Jump to content

PCGamingWiki will use a Single Sign On (SSO) system to bridge wiki and forum accounts which is ready for testing. You may login using the 'Login with PCGamingWiki' button on both the wiki and the forum, which will soon be the only option. If you have any issues please message Andytizer on Discord.


  • Content Count

  • Joined

  • Last visited

  • Days Won


Expack3 last won the day on September 14

Expack3 had the most liked content!

1 Follower

About Expack3

  • Rank

Contact Methods

  • Steam username

Profile Information

  • Gender

Recent Profile Visitors

887 profile views
  1. Expack3

    Interview questions for Gamesplanet

    One question which comes to mind is how they handle being looked upon as the same as sites like G2A when, in fact, they aren't. My initial phrasing goes like this: How do you handle the 'shadow' cast by so-called grey-market sellers?
  2. That's pretty close to the strictest publicly-available definition of abandonware - as created by pirates, might I add. Regardless, such actions are still illegal. While I don't agree with the legality behind such things, I don't think PCGW should be getting involved with politics. The site is here to fix games, not - and I'm speaking my own personal opinion here - as a base for political issues individual staff members, myself included, perceive as needing 'fixing'.
  3. While it is truly ironic that copyright law, both in the US and globally, is such that illegal actions like piracy are what it takes to preserve video gaming history, I don't feel PCGW is equipped to 'fix' this aspect of gaming. Therein lies the tricky part. If we allow exceptions on a game-by-game basis, who decides? What are the criteria involved? How does PCGW legally back up such a decision should the copyright holders come knocking? Not allowing info on how to unlock DLC or preorder content at all is the simplest, least-complicated option I see.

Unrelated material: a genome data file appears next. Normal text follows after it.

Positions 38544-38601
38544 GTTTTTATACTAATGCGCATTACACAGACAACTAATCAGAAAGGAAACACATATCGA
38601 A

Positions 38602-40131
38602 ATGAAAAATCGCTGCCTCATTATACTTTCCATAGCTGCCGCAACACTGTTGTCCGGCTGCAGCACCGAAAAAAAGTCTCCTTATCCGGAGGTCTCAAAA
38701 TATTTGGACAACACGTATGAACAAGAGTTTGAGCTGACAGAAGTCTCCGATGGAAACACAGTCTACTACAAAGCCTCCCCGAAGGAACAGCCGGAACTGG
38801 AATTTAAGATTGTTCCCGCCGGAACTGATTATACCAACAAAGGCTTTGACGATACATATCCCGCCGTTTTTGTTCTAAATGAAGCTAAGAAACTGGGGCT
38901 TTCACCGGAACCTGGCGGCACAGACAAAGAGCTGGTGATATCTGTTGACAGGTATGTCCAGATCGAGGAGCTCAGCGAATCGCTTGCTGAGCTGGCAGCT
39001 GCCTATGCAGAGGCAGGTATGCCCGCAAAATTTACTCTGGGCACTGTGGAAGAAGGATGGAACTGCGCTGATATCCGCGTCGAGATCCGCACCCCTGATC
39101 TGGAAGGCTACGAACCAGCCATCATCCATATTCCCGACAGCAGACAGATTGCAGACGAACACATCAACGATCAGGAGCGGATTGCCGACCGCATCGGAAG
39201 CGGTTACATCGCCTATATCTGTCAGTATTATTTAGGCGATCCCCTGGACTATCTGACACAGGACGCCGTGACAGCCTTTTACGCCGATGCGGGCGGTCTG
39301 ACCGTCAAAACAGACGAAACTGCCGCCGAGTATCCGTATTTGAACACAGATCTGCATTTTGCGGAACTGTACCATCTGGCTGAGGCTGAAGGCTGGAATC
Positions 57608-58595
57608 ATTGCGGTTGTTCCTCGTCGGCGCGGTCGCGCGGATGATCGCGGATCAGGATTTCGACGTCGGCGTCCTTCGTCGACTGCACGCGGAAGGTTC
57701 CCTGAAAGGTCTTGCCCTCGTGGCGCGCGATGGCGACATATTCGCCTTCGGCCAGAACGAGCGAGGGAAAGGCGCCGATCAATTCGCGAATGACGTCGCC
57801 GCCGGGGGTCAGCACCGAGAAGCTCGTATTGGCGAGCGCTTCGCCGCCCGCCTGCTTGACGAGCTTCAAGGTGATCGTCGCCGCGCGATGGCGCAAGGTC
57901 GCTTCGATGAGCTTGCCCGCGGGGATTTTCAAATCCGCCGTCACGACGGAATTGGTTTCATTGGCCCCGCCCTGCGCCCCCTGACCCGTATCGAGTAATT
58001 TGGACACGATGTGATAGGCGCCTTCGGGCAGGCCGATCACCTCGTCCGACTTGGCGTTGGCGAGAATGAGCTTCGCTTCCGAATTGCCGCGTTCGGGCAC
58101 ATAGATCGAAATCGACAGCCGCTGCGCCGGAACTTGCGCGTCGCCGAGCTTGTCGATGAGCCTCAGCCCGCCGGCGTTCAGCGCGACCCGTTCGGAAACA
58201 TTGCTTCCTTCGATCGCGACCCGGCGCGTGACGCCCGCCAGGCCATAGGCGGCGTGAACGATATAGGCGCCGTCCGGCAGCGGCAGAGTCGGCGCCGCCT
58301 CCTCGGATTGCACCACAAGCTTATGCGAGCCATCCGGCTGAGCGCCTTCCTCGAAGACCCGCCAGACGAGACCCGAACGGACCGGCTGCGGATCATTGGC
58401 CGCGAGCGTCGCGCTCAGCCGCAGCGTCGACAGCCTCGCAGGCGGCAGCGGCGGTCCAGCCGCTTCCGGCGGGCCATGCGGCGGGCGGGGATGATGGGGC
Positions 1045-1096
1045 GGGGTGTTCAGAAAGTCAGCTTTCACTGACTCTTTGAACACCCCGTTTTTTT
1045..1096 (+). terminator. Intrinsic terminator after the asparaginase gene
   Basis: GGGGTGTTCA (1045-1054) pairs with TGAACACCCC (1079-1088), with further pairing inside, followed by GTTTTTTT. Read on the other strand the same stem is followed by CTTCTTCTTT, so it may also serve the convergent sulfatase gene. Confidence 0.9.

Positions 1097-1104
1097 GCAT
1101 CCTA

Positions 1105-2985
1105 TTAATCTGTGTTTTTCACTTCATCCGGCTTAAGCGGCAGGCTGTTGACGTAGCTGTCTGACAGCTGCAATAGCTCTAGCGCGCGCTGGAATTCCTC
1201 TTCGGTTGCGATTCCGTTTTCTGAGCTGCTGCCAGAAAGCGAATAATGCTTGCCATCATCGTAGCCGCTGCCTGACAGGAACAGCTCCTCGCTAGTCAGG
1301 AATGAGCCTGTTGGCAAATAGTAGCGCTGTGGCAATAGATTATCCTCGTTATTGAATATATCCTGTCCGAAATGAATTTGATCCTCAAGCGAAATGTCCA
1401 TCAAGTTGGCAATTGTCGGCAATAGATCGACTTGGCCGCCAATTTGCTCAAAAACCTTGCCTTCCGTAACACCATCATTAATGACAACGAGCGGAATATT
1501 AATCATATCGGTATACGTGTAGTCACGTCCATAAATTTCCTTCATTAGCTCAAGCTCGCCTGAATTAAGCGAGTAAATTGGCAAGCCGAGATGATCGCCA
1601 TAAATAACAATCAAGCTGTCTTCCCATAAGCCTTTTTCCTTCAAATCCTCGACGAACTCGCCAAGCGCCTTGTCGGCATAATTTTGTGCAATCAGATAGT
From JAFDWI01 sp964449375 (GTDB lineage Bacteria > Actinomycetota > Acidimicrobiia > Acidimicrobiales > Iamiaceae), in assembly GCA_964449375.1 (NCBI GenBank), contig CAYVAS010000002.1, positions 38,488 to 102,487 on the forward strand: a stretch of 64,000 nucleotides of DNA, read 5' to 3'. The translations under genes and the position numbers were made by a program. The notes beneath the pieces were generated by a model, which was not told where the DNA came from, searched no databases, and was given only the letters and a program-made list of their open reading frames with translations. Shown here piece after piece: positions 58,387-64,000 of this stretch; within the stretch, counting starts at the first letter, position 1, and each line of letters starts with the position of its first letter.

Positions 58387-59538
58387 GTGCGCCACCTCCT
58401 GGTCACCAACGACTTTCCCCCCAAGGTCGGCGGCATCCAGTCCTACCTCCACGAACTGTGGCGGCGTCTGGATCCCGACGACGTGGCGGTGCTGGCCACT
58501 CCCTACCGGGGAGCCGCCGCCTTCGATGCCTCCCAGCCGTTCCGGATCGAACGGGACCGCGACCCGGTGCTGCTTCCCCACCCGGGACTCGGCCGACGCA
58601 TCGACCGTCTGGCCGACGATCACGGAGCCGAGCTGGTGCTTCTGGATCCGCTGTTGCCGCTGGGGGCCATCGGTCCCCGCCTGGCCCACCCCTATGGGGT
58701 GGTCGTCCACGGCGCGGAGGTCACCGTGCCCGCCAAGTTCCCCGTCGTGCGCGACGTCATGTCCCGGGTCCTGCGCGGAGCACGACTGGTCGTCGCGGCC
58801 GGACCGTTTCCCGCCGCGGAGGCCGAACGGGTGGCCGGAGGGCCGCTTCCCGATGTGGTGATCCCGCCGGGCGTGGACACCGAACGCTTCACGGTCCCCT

4. TBF, this is more useful for things like Strong Bad Flash episodes and Homestuck. This sort of thing is meant to be viewed in the browser as part of an interactive experience. Games, yeah - they don't strictly need this since, as long as they aren't DRM-hindered, just download the SWF file and play!
  5. Expack3

    Road to Guangong 21:9 support statement

    Statement on Road to Guangong's 21:9 support on the game's official Discord server.
  6. Expack3


    I agree. It's more like a general library card listing digital warehouse (which, coincidentally, has free-to-use box art scans), not a specialized preservation and documentation center like PCGW.
  7. I'd recommend anyone interested in this story read this tell-all piece from GamesIndustry.biz: https://www.gamesindustry.biz/articles/2019-07-05-g2a-we-want-to-finally-stop-the-accusations-weve-been-getting This is nothing more than G2A's latest, lies-and-half-truths attempt to misdirect people from the genuine problems of their platform - at least, the ones they're willing to admit.
  8. tinyBuild's stance on this is so backwards it's obvious they DNDTR (Did Not Do The Research). Games with DRM have their soundtracks pirated online via YouTube, with the uploaders using in-game - nowadays lossless - recordings if there's no official soundtrack. They also seem blind to the fact deluxe-edition soundtracks - even on Steam - are literally a bunch of files that anyone can upload. In other words, DRM-free upon download completion. Why offer DRM-free builds of a game when people know they'll never be updated for fear of enabling piracy. Also, they apparently are unaware of the convenience argument. For example, they can just upload their soundtracks to YouTube Music, Spotify, or whatever, so people who would otherwise pirate them can listen for free and tinyBuild would still get money.
  9. This seems quite unnecessarily split up. I'd combine them like so: